Bringing the supply chain closer to home
With the easing of COVID-19 imposed lockdown restrictions, manufacturers across the UK have been implementing social-distancing measures that are likely to shape the ’new normal’ of their business for the foreseeable future.
Manufacturing businesses are therefore likely to be considering what this means for both them and their supply chain, and what steps they might wish to take in order to try and improve their supply chain’s ability to cope with future disruption due to political events and/or government measures – whether these are in response to pandemics or the result of events such as Brexit.
For manufacturers with increasingly long and/or interconnected global supply chains, possible steps to improve supply chain resilience might include bringing parts of their supply chain closer to home, as well as reducing dependency on single suppliers.
Terms such as reshoring (i.e. bringing production capacity back home) and nearshoring (i.e. bringing production closer to home) are terms that have been used for many years. Even before COVID-19, increasing trading costs in offshore locations, cost reductions closer to home due to increased automation, and a shift in politics both in the UK and abroad have forced manufacturers with global supply chains to reconsider their existing supply chains and whether relocating parts (or indeed all) of their supply chain might prove to be a cost effective way of increasing its resilience.
In order for reshoring (by UK manufacturers) or nearshoring (by foreign manufacturers) to the UK to be viable, in particular if social distancing measures are here to stay for the longer term, the operations of many manufacturing facilities in the UK will need to change in order to meet the expected increase in demand. Increased investment in automation and technologies such as artificial intelligence/machine learning is likely to be the key to both maintaining pre-COVID-19 capacity with social distancing measures in place and to meet any increase in demand due to reshoring or nearshoring to the UK.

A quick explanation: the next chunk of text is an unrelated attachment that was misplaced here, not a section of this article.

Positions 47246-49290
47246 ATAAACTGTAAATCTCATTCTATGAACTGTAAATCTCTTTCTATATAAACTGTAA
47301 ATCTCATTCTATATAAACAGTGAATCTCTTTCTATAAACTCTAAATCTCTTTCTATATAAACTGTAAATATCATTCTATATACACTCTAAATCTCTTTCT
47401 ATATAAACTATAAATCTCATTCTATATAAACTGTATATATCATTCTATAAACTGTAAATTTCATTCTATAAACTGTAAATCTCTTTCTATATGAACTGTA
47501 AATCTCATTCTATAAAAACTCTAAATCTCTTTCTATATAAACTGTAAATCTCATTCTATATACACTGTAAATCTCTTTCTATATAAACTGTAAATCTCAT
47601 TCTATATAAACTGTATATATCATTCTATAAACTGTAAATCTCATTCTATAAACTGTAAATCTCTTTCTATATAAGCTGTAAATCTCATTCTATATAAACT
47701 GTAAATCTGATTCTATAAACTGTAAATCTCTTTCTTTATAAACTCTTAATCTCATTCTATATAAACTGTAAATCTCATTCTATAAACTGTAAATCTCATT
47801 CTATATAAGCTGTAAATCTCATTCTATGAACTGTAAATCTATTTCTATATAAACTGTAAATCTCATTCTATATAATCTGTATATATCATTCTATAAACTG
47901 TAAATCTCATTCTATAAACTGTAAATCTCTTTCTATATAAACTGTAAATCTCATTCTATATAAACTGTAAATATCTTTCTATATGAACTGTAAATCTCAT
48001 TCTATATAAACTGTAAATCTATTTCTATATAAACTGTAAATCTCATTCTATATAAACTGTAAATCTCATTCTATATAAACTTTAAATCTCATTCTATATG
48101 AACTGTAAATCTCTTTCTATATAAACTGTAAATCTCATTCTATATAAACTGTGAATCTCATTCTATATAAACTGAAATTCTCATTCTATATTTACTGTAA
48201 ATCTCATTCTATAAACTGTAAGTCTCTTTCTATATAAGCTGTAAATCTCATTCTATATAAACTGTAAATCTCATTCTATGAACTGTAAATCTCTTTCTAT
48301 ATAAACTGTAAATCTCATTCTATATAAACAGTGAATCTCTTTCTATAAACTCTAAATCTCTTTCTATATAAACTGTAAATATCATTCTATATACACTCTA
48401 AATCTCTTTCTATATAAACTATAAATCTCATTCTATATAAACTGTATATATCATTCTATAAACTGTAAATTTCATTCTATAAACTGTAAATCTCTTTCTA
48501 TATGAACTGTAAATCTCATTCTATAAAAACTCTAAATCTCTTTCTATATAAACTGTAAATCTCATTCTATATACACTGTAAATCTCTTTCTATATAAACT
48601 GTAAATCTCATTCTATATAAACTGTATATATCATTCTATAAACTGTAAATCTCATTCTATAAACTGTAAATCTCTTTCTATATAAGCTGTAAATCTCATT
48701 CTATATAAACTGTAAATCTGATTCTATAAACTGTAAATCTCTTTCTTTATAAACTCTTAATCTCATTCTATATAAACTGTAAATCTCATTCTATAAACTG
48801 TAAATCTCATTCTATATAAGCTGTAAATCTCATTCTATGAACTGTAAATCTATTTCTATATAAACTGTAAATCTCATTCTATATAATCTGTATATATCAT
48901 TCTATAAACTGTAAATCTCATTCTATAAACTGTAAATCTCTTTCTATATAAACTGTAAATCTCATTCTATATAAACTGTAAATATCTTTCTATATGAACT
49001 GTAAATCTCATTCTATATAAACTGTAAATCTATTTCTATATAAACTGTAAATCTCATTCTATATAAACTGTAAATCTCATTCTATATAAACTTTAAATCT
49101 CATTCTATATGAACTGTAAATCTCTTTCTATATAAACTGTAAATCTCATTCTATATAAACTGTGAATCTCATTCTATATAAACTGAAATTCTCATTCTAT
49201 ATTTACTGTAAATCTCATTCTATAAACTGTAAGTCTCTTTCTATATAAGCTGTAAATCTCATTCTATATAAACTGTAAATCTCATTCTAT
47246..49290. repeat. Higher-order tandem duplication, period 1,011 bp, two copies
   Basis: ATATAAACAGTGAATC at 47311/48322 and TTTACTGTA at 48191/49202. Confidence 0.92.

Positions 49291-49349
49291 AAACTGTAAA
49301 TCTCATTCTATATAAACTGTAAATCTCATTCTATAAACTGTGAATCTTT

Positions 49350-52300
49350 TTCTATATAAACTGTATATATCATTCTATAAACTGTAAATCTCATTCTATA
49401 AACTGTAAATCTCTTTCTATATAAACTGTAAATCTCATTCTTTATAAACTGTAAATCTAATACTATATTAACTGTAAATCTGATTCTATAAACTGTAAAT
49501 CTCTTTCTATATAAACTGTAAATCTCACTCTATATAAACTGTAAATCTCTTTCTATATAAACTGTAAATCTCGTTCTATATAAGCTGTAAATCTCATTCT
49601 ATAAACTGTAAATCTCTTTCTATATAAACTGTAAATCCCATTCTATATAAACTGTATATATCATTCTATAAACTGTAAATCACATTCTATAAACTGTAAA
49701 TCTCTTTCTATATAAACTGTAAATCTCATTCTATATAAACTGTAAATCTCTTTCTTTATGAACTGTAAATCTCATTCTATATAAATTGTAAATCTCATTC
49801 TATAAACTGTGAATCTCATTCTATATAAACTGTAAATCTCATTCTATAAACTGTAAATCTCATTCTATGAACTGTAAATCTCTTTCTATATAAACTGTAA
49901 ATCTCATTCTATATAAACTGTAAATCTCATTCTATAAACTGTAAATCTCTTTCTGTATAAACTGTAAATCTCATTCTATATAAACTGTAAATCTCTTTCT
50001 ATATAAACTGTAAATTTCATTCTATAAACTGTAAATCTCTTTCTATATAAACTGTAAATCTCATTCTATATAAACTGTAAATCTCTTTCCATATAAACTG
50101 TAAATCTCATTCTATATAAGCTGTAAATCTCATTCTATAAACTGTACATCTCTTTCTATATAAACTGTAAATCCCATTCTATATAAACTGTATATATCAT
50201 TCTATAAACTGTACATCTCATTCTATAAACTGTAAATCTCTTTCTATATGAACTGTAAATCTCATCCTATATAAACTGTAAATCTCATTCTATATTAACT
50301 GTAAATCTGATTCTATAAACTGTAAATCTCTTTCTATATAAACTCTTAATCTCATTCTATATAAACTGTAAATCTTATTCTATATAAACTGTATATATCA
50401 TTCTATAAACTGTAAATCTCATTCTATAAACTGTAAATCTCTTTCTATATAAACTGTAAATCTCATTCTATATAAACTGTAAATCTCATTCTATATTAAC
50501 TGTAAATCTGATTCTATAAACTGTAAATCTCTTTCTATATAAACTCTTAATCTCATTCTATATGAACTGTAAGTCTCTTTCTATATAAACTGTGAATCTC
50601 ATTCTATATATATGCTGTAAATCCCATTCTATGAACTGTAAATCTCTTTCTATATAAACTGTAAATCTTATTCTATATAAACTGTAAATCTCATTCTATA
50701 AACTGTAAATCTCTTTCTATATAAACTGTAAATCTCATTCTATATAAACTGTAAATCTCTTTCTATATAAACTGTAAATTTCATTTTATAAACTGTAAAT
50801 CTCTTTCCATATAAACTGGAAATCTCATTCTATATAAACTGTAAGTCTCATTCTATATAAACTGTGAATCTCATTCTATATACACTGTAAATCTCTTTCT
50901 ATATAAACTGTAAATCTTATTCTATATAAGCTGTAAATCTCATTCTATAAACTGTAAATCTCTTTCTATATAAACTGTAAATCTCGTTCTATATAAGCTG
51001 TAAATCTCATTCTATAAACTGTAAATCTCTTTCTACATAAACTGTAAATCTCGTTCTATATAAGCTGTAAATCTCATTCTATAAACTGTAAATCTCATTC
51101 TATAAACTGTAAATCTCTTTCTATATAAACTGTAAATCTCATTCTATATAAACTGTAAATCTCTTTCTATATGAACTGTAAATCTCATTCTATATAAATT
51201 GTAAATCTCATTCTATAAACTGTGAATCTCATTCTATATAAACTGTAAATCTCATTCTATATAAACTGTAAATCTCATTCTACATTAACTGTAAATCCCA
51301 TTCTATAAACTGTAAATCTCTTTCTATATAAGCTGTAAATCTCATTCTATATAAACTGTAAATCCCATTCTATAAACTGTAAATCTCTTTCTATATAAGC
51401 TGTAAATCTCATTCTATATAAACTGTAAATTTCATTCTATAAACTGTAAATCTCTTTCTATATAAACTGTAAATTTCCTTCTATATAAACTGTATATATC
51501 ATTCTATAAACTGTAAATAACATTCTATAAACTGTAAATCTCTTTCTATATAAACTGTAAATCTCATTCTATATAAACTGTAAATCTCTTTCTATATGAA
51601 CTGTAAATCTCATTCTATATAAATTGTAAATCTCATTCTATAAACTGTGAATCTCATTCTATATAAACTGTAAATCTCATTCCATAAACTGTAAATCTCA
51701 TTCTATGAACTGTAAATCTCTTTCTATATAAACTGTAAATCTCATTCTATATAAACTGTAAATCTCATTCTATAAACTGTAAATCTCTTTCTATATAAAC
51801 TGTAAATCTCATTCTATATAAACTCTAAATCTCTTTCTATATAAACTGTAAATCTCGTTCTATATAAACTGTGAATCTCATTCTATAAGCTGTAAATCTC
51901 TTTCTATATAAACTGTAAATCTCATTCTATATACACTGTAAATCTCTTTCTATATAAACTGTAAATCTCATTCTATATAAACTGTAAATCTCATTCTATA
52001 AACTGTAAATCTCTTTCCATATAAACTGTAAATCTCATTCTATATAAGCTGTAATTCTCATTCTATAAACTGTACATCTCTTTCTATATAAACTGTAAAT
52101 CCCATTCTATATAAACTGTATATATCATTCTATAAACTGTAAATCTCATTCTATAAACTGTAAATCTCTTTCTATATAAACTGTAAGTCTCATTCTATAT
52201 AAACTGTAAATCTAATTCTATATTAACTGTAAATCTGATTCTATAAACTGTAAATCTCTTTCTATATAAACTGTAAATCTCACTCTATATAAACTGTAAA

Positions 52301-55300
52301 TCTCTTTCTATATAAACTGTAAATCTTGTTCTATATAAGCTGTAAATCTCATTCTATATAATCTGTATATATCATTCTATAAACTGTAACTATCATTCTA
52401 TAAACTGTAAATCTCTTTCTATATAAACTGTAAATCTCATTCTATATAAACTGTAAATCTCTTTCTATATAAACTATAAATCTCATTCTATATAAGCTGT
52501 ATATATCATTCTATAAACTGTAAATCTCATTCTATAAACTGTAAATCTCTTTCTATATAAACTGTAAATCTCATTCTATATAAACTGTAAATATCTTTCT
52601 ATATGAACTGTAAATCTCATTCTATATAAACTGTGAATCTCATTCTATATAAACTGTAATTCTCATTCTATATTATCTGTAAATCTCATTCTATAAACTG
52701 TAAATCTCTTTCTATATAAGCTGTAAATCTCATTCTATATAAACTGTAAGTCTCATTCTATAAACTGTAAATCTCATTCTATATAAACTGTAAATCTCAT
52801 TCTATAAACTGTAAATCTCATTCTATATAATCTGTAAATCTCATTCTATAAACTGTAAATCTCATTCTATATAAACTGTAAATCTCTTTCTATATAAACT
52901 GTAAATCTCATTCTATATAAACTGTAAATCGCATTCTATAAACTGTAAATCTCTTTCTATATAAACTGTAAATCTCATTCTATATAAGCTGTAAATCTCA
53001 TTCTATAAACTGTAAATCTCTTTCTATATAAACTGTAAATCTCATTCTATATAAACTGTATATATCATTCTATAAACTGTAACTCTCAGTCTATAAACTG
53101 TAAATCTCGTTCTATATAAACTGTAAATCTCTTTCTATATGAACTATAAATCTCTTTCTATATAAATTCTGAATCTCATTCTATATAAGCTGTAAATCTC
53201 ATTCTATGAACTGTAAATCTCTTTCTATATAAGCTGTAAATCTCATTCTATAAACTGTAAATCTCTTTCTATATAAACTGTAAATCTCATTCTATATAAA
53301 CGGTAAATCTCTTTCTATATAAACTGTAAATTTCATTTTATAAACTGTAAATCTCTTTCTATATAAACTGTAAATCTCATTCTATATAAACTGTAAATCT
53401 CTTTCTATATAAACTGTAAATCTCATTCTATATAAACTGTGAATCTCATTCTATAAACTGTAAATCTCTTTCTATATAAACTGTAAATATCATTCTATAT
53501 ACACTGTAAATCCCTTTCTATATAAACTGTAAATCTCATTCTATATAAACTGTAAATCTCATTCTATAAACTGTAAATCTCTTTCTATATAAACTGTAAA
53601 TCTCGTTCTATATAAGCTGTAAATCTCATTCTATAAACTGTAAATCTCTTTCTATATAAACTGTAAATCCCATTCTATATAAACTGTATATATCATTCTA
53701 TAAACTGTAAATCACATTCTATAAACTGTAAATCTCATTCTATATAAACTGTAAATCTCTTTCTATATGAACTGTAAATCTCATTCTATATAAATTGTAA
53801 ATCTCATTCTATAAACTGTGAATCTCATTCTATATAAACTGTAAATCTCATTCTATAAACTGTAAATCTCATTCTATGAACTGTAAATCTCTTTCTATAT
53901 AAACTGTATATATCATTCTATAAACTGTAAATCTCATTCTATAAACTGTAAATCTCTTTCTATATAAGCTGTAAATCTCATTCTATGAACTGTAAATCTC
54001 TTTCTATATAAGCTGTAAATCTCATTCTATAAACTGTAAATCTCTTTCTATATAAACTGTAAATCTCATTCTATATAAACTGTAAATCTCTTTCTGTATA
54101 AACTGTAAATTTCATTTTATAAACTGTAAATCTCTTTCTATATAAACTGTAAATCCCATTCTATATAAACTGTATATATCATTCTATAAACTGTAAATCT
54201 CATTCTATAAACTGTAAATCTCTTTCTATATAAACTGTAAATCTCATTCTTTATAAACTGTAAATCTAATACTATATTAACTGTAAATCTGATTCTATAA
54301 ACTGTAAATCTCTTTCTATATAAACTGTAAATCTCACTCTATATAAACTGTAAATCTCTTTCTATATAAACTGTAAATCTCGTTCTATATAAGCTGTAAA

Robot density figures for the UK compared with other countries in Asia and Europe suggest that the UK has plenty of scope to further automate. For many businesses, automation and the adoption of smart production lines capable of reacting faster to customer demand, predicting customer demand and unifying internal and external parties to enable effective collaboration is likely to allow more workers to transition from the factory floor to an office or flexible working.
Whilst COVID-19 has highlighted several supply chain risks which may be addressed by moving supply chains closer to home, the pandemic has also underscored the value of the global supply chain for its ability to allow manufacturers to source products, parts and/or components from countries that can continue production (either because they are at different stages of the pandemic or because they are subject to fewer restrictions for other reasons). Therefore, notwithstanding any benefits of reshoring or nearshoring production capacity, addressing single supplier dependencies and building in flexibility in the supply chain is likely to be as important, if not more important, for manufacturers who are looking for a more resilient supply chain.
The withdrawal of COVID-19 support mechanisms by governments worldwide will inevitably lead to certain suppliers suffering distress, and perhaps eventually failing. Customers of such suppliers who do not have the flexibility of switching to another supplier or suppliers quickly and without significant disruption to the remaining supply chain are likely to suffer their own difficulties. It is therefore crucial for all manufacturers to understand the current status of their supply chain, the measures that are being taken by each member of the supply chain and to assess what protections or information rights they might have in relation to suppliers in order to protect its business.
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